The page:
Running out of engine coolant can be as bad as running out of oil.

This can usually be checked visually by looking at the side of the coolant reservoir.

If the level is low or your temperature gauge shows the engine is running hotter than usual you may need to check the levels, but ideally this should be done by a professional as the systems are under pressure and can be very hot.

If you do have to top up, remember to carefully follow the information in your car or bike manual.

Windscreen wipers are made from rubber which may have perished and hardened during the hot weather and through lack of use during ‘lockdown’. Wipers that leave smears on your windscreen need changing.

Filling up the screen wash is quick and easy and it could save your life. A clean windscreen is essential, particularly with changing weather conditions such as rain and bright sunshine.

Good vision of the road ahead will enable you to identify a hazard and react to it safely and appropriately. Don’t ignore that reminder displayed on your car’s dashboard.

Sarah English, from the Merseyside Road Safety Partnership, said: “Even if your vehicle has a valid MOT certificate, it may not be roadworthy. This is particularly relevant if it has been parked and unused for some time during the recent ‘lockdown’. You can carry out some simple maintenance yourself or take it to a local garage.

“Many garages are now fully open but they may still be working under restrictions. Don’t wait until something goes wrong before you get your car or motorcycle checked. You don’t want to be left stranded at the side of the road, or worse involved in a collision. Remember that the NHS are still dealing with COVID19 so we need to avoid placing unnecessary burden upon them at this, or any time.”

Driver confidence

Many people may not have driven at all during the recent COVID19 ‘lockdown’ whilst others may have only driven for essential shopping. As restrictions are gradually being lifted, traffic volumes have increased as more of us get back on the road to return to work and for social purposes.

Some people may be feeling nervous about getting back behind the wheel and may want some advice or support. It may be worth considering taking a refresher driving lesson to brush up on your skills and regain some confidence.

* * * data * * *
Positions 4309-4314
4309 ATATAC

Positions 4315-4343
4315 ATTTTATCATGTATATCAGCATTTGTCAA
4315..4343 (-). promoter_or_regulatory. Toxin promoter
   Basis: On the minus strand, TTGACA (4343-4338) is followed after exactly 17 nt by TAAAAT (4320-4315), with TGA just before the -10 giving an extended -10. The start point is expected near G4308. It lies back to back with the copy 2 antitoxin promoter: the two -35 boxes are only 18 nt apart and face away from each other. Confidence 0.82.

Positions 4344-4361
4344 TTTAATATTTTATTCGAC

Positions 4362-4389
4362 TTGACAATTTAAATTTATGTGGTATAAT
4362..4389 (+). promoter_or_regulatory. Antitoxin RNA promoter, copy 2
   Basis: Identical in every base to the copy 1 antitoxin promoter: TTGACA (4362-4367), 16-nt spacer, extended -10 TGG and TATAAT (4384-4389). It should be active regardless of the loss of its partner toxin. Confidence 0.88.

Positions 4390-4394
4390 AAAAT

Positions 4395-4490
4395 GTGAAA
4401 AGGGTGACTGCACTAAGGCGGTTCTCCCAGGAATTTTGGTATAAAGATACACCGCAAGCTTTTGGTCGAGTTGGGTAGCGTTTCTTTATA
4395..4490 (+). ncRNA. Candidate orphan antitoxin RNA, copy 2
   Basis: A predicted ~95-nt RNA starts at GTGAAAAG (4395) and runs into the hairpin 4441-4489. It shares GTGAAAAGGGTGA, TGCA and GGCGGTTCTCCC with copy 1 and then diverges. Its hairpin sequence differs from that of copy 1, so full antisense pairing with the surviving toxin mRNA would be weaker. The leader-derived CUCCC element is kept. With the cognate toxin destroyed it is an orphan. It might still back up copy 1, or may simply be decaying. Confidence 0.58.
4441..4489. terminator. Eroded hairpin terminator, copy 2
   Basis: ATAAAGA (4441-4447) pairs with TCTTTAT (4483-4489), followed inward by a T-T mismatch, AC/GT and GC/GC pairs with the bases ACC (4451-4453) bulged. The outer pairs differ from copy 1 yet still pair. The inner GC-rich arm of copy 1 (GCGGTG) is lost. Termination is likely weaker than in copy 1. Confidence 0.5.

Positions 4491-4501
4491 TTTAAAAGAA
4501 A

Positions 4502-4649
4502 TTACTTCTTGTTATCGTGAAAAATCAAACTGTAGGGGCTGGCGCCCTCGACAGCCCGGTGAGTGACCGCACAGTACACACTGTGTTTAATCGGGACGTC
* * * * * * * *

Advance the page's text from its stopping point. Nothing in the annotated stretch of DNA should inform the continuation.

Alternatively just take a short, familiar trip during daylight hours and outside of rush hour to ease yourself back into driving and familiarise yourself with your car again.

It may also help to check your route online beforehand – just in case anything has changed since you last made that journey. Some roads have been closed to traffic during lockdown and we have seen the introduction of ‘pop-up’ cycle lanes that are prohibited to motorised vehicles.

Over 60?
The Merseyside Road Safety Partnership has been offering driving assessments for people aged 60+ since March 2016. Since the scheme was launched, over 2,500 people have registered for a driving assessment and the feedback has been overwhelmingly positive.

Rhian Hughes, Chair of Merseyside Road Safety Officer Group, said: “Over the years, there have been some significant changes in road traffic law, road layouts, traffic signs and vehicle design. The natural ageing process can affect individuals in different ways, including eye sight, mobility and reflexes. A Drive Safely for Longer Assessment provides an opportunity for drivers to update their knowledge, improve their hazard awareness and their driving skills.
A simple driving assessment could be all it takes to give reassurance, increase confidence and ultimately help to keep people driving safer for longer.”

Whilst the scheme is temporarily on hold due to COVID-19 it is hoped that it will soon be back up and running. People are still able to register their interest online by visiting www.drivesafelyforlonger.co.uk and they will be contacted as soon as is possible.